“Well. Dad said the two of you got drunk, then you went back to his place and you got this idea in your head to go out back and shoot bot­tles in the moon­light.”

“Bull­shit. I’ve nev­er tak­en a notion to play with his gun ever before, why’d I start now? I reck­on he’s just blamin me, it’s him, he’d’ve want­ed to do that kin­da thing.”

“You remem­ber that?”


“Well, he said you were real insis­tent on it. And I believe him, because once you’ve had a drink, you get some­thin in your head – I know you, Bob­by. Any­way, regard­less, the two of you went out there, he left you with the gun while he goes and sets up the bot­tles on the fence posts, then he turns back and sees you run­ning off. Why’d you run?”

“I got no idea.”

“Have you got the gun?”

“Yeah, I got it.”

“Just come home, Bob­by. You can apol­o­gise to dad lat­er.”

“Sure. Yeah. Sure. I’m on my way.”

He pulled out of the park­ing lot and head­ed onto the road. In the mir­ror he saw a cou­ple of the bik­ers begin to rouse, stretch their limbs and climb onto their bikes, or off their bikes, depend­ing on where they had wok­en. One of them stood to the side and pissed into the dead grass.

Bob­by drove, still thirsty. His throat burned again and swal­low­ing just made it worse. He thought about the night before, of the sto­ry Karen had relayed to him, but he remem­bered none of it. The men­tal images it con­jured, how­ev­er, brought a smile to his face. He chuck­led.

He passed through a thick gath­er­ing of trees that sprout­ed up in the fields on either side of the road. Com­ing out from their shade, some­thing caught his eye. A fire. There were kids stood around it. He slowed. The fire was rag­ing, it kicked and thrashed. He stopped. It was a horse. The kids, five of them, stood and watched.

He jumped out the truck. “Hey!”

The kids looked up, saw him. They turned and ran. Bob­by hur­ried after them into the field, then stopped. The horse screamed. It was the most awful sound he’d ever heard. He smelled burn­ing flesh and gaso­line. He looked at the horse, the heat bring­ing tears to his eyes. Its own eyes were gone and its lips had burned back to reveal gnash­ing teeth and a lolling tongue. Its legs were bro­ken, all four of them. They’d been smashed so it couldn’t run, prob­a­bly with a ham­mer.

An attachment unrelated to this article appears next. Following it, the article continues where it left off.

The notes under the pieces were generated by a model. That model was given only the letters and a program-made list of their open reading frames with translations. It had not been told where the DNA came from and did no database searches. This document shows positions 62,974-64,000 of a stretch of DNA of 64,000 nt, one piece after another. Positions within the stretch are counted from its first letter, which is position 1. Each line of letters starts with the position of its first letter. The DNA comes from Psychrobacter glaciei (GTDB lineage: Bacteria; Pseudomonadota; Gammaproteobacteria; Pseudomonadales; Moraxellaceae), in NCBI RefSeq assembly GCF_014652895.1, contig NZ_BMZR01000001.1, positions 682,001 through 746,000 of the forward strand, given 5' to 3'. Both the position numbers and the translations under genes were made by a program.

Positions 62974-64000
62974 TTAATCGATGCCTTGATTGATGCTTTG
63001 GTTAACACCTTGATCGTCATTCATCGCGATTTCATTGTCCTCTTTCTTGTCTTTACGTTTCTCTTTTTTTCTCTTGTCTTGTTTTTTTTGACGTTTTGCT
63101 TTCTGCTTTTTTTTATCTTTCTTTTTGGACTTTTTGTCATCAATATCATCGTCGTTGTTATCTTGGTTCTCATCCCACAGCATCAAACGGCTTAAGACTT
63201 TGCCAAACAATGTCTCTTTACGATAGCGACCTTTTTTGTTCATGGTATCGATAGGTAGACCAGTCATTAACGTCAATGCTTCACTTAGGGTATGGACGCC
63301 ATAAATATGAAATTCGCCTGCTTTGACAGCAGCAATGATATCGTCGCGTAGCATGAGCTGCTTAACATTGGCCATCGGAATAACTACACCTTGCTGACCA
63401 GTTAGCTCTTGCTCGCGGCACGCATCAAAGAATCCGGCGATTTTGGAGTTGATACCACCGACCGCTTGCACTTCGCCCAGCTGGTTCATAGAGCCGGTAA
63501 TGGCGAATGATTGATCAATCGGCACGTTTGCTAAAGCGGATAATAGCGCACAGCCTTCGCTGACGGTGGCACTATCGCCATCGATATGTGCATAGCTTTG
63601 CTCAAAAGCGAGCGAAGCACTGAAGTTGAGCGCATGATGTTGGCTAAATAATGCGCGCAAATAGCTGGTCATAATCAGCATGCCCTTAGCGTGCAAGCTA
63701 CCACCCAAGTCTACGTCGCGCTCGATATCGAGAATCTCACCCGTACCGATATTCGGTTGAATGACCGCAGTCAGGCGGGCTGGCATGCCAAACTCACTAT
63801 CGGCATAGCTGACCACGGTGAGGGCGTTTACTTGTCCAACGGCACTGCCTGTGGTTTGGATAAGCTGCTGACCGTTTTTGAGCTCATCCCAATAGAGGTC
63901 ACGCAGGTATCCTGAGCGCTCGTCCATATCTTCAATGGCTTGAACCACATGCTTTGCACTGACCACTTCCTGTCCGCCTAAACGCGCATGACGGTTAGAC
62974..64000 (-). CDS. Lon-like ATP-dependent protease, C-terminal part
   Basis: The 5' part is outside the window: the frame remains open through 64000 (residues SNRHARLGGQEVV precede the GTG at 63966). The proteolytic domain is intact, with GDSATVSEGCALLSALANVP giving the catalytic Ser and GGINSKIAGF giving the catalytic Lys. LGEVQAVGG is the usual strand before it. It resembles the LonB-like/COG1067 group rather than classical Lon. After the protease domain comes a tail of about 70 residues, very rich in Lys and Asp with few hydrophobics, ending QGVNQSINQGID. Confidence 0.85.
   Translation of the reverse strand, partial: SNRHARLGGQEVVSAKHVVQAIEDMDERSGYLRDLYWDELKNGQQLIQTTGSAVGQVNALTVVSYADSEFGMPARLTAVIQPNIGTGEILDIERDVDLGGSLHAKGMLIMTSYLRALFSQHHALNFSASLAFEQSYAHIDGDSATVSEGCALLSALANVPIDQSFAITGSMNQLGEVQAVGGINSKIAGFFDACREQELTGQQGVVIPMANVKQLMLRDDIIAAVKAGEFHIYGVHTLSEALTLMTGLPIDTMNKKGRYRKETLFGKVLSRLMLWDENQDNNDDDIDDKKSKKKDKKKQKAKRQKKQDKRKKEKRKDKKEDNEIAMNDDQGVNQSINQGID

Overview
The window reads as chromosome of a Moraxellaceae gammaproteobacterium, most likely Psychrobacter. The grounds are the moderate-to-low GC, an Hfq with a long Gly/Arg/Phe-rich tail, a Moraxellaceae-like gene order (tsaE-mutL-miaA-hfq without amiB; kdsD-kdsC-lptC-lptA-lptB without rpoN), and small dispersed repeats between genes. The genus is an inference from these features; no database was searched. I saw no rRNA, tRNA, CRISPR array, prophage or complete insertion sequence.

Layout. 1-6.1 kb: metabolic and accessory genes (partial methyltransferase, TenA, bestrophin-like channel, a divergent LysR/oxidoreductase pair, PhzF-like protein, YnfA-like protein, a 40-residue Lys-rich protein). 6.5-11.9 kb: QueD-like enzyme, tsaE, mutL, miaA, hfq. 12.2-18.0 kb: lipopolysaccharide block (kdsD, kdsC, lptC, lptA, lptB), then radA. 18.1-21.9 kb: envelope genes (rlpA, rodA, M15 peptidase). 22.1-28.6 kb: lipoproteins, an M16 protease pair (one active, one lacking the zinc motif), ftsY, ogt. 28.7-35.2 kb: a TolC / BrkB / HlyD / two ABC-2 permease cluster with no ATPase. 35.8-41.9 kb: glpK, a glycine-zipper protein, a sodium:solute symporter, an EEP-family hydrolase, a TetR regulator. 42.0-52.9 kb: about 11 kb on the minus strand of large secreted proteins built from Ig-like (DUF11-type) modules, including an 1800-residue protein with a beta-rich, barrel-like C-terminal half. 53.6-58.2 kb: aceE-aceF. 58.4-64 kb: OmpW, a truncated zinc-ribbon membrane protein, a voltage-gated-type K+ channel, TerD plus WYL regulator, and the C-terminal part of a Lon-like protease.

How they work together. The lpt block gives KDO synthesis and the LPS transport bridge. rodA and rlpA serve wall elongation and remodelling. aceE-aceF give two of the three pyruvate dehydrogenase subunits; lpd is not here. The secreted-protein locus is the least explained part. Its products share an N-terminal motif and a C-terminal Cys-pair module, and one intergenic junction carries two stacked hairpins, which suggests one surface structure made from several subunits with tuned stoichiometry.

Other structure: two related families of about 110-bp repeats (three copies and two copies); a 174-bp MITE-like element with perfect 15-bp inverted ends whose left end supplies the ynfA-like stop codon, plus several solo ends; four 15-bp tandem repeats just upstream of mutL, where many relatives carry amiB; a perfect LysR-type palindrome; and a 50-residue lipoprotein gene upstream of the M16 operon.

It con­tin­ued to thrash, to scream. It pierced his ears, made his skin prick­le and his teeth grind. He tried to block the sound with his hands but it came through. He was about to start scream­ing him­self when he felt the gun still in his waist­band. He pulled it out, shot the horse until it was dead.

Low­er­ing the gun, he breathed heav­i­ly and watched it burn. Tears ran down his cheeks. There was move­ment to his right. He glanced. A kid stood beside him, red-haired and heav­i­ly freck­led, wear­ing shorts and a grass-stained t-shirt. The kid didn’t looked back at him. He stared at the horse. His mouth was twist­ed.

“Were you with them what done this?” Bob­by said.

The kid nod­ded, once, very solemn. “I was with them,” he said. “But I’m not one of them.”

Bob­by nod­ded, then turned back to the fire. The horse was just meat now. The flames were dying across its black­ened corpse.

“Why’d they do it?” Bob­by said.

“Because they had gas, and match­es, and a ham­mer, and they want­ed to watch it burn. It was an old horse, any­how.”

“That don’t make it all right.”

“I know it don’t. What you gonna do about it, mis­ter?” the kid said. “You gonna go after them?”

Bob­by realised the gun was still in his hand. “No,” he said. He wiped the tears from his face, and they stood togeth­er in silence and watched until the flames were gone, and smoke rose and curled from the charred and black­ened car­cass.

heatleyPaul Heatley's sto­ries have appeared online and in print for a vari­ety of pub­li­ca­tions includ­ing Thuglit, Spelk, Hand­Job Zine, Crime Syn­di­cate, Plots With Guns, and Shot­gun Hon­ey, among oth­ers. He has six novel­las avail­able for Kin­dle from Ama­zon. He lives in the north east of Eng­land.